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Sir Winston Churchill (1874-1965) was one of the most important figures in British and Imperial history. The son of the aristocratic Churchill family of Blenheim Palace, he gained military experience as a soldier and war correspondent in India, Afghanistan, Sudan, South Africa, and in the trenches in France during the First World War.
His political career included time as a Unionist, Liberal and ultimately as a Conservative MP, and at the heart of government in the Colonial Office, as President of the Board of Trade, Home Secretary, First Lord of the Admiralty, and Chancellor of the Exchequer. An opponent of Appeasement of the Nazis in the 1930s, as Prime Minister of the United Kingdom 1940-45 he led Britain through the Second World War; his speeches motivating Britain and her allies to resist Nazi domination are among the most influential examples of oratory. Despite his implacable opposition to Soviet Communism, he allied with the Soviet Union from 1941-45 to defeat the Nazis but defined the post-war-era with his condemnation of the ‘Iron Curtain’ of Soviet rule in Eastern Europe. He served again as Prime Minister from 1951-55, a period of growing prosperity at home, the decline of British world power, the Korean War, and personal illness. He retired in 1955 and died in 1965.
Unsurprisingly, the immense archive of his political and personal life is an essential resource for anyone studying twentieth-century British and world history and politics. Durham University Library acquired the digital Churchill Archive, produced by the Churchill Archives Centre in Cambridge, earlier this year. It includes more than 800,000 pages of original documents, ranging from Churchill’s personal correspondence to his official exchanges with kings, presidents, politicians, and military leaders. The archive is one of the most important, and accessible, means for researchers and students at all levels, to engage with primary sources. Documents have been digitised and are text-searchable. Advanced search options enable users to search for specific words, people, places, by time period. Alternatively, you can explore the Archive by topics, people, place or period. By creating a free account within the Churchill Archive you save sources for your projects in MyArchive. As well as the documents there is a wealth of supporting material to help you to identify sources and use them, including introductory essays, videos and guides by experts.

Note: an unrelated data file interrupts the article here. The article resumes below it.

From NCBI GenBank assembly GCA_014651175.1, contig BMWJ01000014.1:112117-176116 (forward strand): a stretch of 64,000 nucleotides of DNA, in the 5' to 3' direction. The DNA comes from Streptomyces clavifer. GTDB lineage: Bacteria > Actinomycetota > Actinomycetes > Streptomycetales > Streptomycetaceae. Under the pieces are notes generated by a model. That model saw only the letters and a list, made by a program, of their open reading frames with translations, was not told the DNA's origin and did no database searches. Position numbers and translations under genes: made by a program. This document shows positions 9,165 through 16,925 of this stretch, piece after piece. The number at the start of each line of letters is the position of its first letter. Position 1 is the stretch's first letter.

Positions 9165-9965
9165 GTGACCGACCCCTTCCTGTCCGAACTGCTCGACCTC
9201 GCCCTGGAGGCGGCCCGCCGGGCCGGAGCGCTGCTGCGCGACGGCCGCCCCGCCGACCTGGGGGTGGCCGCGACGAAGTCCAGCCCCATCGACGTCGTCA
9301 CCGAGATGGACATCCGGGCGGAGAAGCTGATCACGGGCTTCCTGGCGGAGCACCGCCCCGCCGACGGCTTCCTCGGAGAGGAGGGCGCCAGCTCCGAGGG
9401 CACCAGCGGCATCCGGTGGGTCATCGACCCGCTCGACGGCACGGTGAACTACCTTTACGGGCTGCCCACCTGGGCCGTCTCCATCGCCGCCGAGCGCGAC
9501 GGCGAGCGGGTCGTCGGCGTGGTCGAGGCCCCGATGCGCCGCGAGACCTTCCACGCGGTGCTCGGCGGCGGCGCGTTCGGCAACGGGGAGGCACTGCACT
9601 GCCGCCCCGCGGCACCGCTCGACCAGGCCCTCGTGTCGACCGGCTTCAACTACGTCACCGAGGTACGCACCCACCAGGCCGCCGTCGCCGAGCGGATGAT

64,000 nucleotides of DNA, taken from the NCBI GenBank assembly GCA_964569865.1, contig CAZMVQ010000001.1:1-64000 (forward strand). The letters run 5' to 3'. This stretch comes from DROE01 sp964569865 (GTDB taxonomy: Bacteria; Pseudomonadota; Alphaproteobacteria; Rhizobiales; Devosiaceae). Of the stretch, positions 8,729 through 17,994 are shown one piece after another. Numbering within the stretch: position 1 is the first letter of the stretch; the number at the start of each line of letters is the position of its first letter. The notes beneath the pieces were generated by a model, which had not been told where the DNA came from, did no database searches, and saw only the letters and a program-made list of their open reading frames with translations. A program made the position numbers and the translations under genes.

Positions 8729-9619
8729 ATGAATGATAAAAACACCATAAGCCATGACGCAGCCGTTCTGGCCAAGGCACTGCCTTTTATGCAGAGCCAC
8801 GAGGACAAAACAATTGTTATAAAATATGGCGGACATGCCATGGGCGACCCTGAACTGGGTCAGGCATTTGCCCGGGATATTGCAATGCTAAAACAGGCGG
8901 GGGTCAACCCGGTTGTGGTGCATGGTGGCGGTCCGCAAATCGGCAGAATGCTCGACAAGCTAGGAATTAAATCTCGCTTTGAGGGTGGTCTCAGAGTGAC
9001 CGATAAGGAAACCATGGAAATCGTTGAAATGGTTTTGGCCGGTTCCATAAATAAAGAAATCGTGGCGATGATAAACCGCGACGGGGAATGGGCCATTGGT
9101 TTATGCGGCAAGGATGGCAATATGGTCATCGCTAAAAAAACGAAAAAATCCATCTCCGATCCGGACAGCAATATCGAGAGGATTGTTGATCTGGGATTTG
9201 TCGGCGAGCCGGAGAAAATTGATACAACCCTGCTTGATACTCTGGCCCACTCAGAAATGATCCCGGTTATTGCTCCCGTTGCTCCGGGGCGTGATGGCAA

Churchill was a complex individual, at once celebrated for his determination to defeat totalitarian regimes, whilst supporting controversial views on race and eugenics and the continuation of the British Empire. His actions and reputation continue to be assessed and debated. With access to the Churchill Archive, Durham researchers and students can contribute to these discussions.